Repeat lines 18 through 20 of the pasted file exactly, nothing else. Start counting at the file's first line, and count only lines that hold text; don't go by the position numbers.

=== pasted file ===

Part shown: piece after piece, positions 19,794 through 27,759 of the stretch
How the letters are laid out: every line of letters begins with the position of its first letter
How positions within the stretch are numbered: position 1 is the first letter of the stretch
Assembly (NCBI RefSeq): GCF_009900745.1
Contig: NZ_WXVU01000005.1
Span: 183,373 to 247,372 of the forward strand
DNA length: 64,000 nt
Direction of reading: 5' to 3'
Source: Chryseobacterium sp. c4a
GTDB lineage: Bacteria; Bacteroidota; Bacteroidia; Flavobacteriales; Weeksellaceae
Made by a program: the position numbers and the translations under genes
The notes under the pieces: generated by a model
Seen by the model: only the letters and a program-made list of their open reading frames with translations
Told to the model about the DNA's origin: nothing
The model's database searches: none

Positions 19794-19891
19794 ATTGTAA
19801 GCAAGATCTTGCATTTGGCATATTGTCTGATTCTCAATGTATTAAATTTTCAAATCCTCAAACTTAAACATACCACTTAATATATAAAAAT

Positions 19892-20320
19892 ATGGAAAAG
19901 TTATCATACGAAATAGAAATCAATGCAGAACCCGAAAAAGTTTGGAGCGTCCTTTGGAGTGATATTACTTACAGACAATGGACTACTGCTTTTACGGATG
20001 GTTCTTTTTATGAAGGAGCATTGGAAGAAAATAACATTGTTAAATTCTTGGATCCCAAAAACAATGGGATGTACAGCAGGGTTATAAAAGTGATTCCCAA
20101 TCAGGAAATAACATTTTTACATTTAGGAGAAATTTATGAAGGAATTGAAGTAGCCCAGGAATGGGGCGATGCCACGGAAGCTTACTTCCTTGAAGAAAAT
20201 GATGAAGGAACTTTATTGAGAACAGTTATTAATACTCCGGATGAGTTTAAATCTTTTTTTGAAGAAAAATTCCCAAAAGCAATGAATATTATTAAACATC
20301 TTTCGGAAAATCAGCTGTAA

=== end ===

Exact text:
19801 GCAAGATCTTGCATTTGGCATATTGTCTGATTCTCAATGTATTAAATTTTCAAATCCTCAAACTTAAACATACCACTTAATATATAAAAAT

Positions 19892-20320
19892 ATGGAAAAG